You’ve just learned a bit about how to leverage customer journey analytics in your CX Program—but if you’re looking for a more in depth guide to understanding and predicting customers’ needs, read our eBook!

How to Create Winning CX Surveys for Bank Customers

Constant engagement is key to creating quality, meaningfully improved experiences for your customers. Banks can and should engage with them to see what they love about the experience, what might need a little tweaking, and to let customers know that they’re cared for not just as customers, but people. Customers who feel heard and seen in this way will keep coming back even when the competition out there is fierce (and as you well know, it’s always fierce in the banking world). But what best practices should you follow to create winning CX surveys for bank customers?

Most banks rely on surveys to engage with their customers and gather this valuable intelligence, which is why today’s conversation focuses not ‘just’ on how to build a great survey, but how to do so in a way that speaks effectively to banking customers. So, with that in mind, let’s kick things off by going over our two favorite survey types: relationship surveys and transactional surveys.

Relationship Surveys

Relationship surveys are all about the big picture—brands in every industry use them to get a glimpse of the entire customer-company relationship instead of one or two transactions. A good relationship survey gives banks not only how their customers feel about experiences now, but also helps highlight which experience elements might be even more influential tomorrow.

What follows is the secret sauce for a great relationship survey. You want to include metrics that measure overall satisfaction and loyalty. You also need questions about brand perception, channel usage and satisfaction, product usage and satisfaction, and the experiences that impacted, or are impacting, your customers the most. Questions about marketing communication perception never hurt either! All of these questions, when used together, will give your bank a 360-degree view of customer relationships that goes a long way toward Experience Improvement (XI).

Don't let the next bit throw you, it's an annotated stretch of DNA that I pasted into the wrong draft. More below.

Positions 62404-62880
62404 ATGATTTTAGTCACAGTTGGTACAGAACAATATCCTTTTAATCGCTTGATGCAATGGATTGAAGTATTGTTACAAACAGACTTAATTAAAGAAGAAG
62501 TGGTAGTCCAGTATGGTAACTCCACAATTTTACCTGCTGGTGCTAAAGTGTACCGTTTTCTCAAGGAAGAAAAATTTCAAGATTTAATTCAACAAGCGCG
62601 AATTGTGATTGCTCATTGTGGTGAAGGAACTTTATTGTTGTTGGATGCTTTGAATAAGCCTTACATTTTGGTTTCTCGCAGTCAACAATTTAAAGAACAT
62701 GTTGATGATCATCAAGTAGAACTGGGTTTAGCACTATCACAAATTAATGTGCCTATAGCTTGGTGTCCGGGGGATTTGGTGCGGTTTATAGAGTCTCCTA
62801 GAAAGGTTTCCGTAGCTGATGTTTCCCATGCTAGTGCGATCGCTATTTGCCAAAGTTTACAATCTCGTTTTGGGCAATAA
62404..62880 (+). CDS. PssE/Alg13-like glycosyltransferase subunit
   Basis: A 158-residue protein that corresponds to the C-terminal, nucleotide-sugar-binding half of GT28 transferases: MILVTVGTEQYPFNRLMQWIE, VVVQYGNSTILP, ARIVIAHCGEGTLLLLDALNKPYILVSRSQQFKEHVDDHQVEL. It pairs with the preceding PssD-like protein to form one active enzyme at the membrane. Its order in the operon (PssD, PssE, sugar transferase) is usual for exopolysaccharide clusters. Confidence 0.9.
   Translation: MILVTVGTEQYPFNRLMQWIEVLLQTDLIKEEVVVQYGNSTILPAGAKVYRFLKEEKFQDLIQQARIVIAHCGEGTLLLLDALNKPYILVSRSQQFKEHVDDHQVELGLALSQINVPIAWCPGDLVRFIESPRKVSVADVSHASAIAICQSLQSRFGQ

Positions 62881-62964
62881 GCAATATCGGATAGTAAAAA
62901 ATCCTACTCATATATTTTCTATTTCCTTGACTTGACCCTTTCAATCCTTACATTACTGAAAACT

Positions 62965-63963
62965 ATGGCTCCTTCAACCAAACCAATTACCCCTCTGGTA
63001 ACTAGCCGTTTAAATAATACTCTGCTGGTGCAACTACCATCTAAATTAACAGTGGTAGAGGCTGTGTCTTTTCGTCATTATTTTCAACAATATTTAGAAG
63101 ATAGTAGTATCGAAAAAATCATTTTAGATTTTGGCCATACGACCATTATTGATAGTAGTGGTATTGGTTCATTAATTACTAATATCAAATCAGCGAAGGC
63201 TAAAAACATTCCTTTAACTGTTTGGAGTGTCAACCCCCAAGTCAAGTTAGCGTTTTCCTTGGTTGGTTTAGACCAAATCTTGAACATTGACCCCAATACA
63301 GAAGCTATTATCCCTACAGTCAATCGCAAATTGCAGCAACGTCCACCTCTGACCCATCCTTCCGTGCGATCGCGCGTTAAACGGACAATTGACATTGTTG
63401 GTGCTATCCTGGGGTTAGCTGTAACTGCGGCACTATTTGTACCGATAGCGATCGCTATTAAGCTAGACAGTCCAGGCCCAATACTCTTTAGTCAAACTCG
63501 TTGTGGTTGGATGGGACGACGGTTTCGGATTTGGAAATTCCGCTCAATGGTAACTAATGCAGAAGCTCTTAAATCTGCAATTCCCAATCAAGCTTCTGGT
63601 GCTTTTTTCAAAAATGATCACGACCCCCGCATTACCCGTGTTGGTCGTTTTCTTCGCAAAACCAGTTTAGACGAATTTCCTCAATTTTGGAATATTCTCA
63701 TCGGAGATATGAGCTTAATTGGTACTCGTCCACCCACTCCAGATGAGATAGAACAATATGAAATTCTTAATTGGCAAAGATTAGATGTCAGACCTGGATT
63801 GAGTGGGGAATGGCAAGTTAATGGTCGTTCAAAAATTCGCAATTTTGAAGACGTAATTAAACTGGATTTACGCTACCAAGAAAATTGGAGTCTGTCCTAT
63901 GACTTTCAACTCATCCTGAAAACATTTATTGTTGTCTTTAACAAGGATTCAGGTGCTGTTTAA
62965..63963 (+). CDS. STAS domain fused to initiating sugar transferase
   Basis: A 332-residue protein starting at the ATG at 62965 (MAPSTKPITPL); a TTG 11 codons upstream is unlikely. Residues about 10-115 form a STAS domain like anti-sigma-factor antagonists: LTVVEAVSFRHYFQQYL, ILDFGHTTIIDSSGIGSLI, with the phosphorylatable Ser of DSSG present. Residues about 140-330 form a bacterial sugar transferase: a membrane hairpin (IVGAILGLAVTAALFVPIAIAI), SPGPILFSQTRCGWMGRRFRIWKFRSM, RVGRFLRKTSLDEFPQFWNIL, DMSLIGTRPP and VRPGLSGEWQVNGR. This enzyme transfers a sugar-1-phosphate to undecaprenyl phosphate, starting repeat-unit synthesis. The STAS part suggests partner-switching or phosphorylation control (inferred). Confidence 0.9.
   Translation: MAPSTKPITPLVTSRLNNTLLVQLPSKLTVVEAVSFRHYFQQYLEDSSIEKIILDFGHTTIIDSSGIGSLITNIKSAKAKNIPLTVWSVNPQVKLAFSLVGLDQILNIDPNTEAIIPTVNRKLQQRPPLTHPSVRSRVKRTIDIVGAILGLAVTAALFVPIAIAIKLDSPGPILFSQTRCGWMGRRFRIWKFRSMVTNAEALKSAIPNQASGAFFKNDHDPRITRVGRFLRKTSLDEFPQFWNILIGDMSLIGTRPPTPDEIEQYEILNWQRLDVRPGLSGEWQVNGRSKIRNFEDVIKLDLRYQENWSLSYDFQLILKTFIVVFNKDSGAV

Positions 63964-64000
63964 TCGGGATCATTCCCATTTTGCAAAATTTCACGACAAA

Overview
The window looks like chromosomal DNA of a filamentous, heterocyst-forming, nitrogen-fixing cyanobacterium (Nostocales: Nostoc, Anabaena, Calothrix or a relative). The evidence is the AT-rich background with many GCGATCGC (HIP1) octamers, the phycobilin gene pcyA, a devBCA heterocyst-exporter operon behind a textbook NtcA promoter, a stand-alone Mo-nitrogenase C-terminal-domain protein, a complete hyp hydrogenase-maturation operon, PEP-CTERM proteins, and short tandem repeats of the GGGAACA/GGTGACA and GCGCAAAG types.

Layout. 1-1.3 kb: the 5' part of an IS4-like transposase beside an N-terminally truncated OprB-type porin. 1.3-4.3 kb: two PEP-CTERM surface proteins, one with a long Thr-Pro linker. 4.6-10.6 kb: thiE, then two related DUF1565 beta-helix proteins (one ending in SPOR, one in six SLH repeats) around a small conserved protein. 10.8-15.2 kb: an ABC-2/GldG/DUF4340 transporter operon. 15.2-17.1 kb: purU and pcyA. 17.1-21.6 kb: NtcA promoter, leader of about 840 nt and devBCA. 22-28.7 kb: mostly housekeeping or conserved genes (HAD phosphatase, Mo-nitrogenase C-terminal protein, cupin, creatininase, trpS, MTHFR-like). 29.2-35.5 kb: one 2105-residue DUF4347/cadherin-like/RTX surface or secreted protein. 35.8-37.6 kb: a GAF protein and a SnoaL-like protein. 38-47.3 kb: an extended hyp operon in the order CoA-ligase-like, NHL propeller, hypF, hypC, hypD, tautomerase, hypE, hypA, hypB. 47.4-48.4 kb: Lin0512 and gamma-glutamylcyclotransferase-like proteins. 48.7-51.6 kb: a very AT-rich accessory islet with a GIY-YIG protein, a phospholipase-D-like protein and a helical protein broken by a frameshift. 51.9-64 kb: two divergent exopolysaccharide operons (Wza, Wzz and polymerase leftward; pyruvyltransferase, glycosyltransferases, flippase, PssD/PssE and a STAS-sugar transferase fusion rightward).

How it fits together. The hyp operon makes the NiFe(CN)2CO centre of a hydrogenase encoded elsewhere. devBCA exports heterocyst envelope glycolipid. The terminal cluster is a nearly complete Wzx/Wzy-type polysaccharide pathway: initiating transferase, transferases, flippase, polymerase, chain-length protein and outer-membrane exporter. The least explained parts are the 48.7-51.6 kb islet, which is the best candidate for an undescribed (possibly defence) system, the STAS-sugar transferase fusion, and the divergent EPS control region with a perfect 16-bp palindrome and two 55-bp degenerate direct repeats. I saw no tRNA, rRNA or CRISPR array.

Transactional Surveys

As its name suggests, a transactional survey is all about how well (or not) a transaction at your bank went for your customer. These surveys can be tuned to both in-person interactions and online banking. Though transactional surveys are of a smaller scale than relationship ones, they’re also much more specific, which is great when you’re trying to get into the details of individual interactions.

Generally speaking, you want your transactional survey to ask how well the transaction went, overall satisfaction with elements like application processes and bank teller interactions, and whether there were any problems with either the transaction itself or the resolution that followed. All of that makes for a good enough survey, but we challenge you to go beyond by also asking about elements like how knowledgeable your customers think your reps are, how complete your information is, and whether it’s easy to jump between channels for a more fluid experience.

The Next Step

Whether you’re looking to design your first survey or double-checking whether your current one is up to scratch, we also challenge you to bear something else in mind: having a survey is great, but knowing when and where to deploy it is even better. Hot alerts, contextual survey deployments, and being able to analyze unstructured survey feedback can help take your bank straight to the top.